But it’s dawned on Mom-in-law that there are atheists in the family now, and some of them are her own offspring.  We generally get together around a table only once a year, at Thanksgiving; the rest of family get-togethers are buffets.  So on Thanksgiving, rather than leading a prayer, Mom goes around the table and invites everyone to say what they’re thankful for.  One doesn’t have to mention a deity at all.  It’s her way of including everyone, and still having what she sees as an important ritual.  It’s a little awkward, but it gets uber-points for Best Of Intentions.

  • Greisha

    We may have an important lesson here – one can be a decent human being even while being religious.

  • Dan W

    Nice to see some Christians being considerate of others about saying grace. I’ve not experienced that kindness either, though nobody has made any comments when I quietly sit there while they pray before the meal. Perhaps I’ve just been lucky in these situations and they were too busy praying to notice me not joining in.

    My normal procedure for times when I’m at a meal with family or peers and the Christians decide to say grace is to just sit there quietly, head up and eyes open while they do their prayer. I like to look around and see who else isn’t praying as well.

  • http://profiles.google.com/jfinite Justin Bonaparte

    Wow, pretty cool!

  • Sethcchrn6

    My parents are devout Christians and when I, an atheist, visit them they pray while I don’t. In such private settings, I think it’s appropriate for the guest to observe the dining customs of the host. In public settings, however it is nice to see each practice their own ritual, or choose not to, without a spectacle being made.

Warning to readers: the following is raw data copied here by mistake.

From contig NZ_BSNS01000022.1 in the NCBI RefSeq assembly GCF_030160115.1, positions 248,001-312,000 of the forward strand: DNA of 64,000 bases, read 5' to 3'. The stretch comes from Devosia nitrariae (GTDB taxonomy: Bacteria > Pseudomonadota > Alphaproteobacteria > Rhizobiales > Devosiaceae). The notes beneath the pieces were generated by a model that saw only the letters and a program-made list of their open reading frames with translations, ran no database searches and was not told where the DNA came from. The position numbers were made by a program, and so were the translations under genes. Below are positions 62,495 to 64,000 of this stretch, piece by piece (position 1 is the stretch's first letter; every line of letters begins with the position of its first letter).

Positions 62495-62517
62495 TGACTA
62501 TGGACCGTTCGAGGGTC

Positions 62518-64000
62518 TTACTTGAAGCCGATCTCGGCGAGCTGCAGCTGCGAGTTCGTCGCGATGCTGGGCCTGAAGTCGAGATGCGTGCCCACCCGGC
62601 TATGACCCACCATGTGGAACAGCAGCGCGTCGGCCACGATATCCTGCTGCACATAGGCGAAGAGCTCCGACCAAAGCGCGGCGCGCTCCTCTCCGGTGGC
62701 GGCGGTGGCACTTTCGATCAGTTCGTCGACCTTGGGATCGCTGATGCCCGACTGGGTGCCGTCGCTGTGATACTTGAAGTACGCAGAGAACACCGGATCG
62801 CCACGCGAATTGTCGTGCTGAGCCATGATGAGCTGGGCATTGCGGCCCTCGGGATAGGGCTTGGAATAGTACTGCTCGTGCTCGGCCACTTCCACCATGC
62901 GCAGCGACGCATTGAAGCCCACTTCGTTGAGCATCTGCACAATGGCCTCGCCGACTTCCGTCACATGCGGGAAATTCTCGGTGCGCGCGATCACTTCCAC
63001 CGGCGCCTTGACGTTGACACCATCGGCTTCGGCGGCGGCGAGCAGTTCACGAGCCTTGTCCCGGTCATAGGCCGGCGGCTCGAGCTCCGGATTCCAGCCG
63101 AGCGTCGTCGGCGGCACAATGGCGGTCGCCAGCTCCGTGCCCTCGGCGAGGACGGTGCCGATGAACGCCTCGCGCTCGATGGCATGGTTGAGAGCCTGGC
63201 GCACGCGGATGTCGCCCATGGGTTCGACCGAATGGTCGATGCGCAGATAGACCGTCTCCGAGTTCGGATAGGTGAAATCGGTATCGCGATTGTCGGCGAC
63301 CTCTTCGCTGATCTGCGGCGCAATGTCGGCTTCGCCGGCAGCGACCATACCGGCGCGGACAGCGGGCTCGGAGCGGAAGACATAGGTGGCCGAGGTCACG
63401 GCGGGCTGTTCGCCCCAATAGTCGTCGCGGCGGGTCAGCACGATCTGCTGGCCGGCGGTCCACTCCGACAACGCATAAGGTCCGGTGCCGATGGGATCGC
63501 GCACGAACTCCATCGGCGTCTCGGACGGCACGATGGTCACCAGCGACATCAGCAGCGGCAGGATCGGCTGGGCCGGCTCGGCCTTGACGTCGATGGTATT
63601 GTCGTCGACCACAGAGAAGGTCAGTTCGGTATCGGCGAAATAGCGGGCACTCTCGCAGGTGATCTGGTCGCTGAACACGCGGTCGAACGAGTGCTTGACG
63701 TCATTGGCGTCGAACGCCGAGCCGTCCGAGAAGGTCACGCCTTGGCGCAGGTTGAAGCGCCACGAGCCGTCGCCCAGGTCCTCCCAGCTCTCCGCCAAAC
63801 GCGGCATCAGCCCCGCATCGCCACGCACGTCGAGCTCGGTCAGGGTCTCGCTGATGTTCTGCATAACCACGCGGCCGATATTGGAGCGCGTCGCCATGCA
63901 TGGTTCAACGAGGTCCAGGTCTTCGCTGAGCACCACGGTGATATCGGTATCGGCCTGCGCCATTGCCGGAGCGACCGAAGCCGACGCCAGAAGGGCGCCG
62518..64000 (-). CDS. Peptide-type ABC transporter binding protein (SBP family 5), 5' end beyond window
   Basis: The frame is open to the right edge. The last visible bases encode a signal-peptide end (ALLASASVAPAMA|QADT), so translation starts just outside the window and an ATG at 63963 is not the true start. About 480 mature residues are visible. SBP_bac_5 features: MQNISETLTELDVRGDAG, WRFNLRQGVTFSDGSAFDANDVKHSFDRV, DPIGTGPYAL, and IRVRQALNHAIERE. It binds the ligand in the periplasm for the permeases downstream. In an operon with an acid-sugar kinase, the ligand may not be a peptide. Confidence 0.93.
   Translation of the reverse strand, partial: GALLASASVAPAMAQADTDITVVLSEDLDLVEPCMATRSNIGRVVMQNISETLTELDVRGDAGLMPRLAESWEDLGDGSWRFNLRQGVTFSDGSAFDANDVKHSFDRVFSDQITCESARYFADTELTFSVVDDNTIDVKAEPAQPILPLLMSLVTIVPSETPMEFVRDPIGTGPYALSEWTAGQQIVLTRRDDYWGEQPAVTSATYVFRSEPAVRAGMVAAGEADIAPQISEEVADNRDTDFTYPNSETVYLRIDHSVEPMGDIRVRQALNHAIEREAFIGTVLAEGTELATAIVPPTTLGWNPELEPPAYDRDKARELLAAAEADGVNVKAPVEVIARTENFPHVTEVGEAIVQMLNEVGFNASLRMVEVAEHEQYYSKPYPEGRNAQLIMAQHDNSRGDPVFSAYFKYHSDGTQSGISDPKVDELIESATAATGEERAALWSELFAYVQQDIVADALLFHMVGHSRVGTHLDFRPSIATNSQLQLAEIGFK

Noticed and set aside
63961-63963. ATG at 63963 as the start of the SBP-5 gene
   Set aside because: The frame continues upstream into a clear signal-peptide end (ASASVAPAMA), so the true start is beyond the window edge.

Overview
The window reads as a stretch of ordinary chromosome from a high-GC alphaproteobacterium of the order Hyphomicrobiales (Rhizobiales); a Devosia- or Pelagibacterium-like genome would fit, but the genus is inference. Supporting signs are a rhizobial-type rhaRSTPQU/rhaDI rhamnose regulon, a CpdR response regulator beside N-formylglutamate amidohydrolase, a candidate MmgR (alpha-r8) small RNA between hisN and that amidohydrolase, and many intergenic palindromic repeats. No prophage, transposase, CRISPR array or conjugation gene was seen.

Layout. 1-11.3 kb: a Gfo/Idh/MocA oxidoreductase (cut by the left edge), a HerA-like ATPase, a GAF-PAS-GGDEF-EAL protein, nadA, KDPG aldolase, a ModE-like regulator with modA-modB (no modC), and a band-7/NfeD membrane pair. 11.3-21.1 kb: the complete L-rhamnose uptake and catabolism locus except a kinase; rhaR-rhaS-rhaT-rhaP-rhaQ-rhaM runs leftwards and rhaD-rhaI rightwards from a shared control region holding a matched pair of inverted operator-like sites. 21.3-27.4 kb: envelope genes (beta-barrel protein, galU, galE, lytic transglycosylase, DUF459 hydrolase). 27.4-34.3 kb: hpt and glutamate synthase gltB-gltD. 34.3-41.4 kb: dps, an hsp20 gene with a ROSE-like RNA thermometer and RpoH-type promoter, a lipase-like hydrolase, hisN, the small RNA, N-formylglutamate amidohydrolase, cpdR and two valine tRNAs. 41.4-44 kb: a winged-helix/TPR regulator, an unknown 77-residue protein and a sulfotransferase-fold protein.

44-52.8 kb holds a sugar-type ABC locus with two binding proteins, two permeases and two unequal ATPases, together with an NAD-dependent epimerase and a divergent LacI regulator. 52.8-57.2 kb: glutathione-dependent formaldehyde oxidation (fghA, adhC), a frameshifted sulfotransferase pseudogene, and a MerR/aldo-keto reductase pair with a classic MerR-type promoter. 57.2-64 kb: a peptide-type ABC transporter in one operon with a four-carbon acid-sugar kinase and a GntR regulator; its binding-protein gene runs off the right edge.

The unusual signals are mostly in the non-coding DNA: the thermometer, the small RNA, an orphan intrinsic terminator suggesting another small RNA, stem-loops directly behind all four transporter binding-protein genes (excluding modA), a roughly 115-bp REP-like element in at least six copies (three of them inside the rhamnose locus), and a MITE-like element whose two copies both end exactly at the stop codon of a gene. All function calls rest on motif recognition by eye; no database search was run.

• cbc

    A cousin unexpectedly suggested I say the prayer at a family dinner recently. (I think she thought she was bestowing an honor). I was caught in the headlines, all I could do was stammer, “I…I don’t pray.” Luckily someone else quickly started praying. 

  • Steph

    this has come up for me several times.  My response generally depends on how much energy I have.  I get so tired of having to defend what shouldn’t need defense.  Any way, I usually blast  “The Christians and the Pagans” by Dar Williams before any holiday gathering and then quietly sing it to myself while everyone else prays.

  • doureallyneedtoknow?

    That’s awesome I’m atheist and when people are going to give thanks I always pretend I have to go to the bathroom or somthing because only a few people know

  • pimpinweazil

    This should not even be an issue since the concept of prayer is expected to be private. It is demanded as such by the “Combination of books of a certain informationally depraved era considered to be, amongst other things, a social guideline” known to some as the bible. The showing off to others, theme, is not according to the ancient guidelines and would have resulted, in the ancient days, in some sort of scolding of the individuals in question.

  • Russ Jones

    When I was in grade school, fourth grade, this would have been in 1958, the teacher put it to a secret vote whether we would say the lord’s prayer every day. One “no” vote would have been enough, we wouldn’t say it. There weren’t any “no” votes and we did say the prayer, but years later I found out that one of my classmates was Jewish. I asked her if she remembered fourth grade, and she did. She voted “yes” because she figured she didn’t have to actually say the prayer, and it wouldn’t hurt her any, but mostly she voted “yes” because she was so pleased to have been given the choice.

    As a side note, that same teacher was very enlightened in many other ways. She used to read to us for at least a half hour every day. She read us a lot of books, but I can only remember two: Tom Sawyer and Huckleberry Finn. And she didn’t gloss over the “N” word, she explained it to us.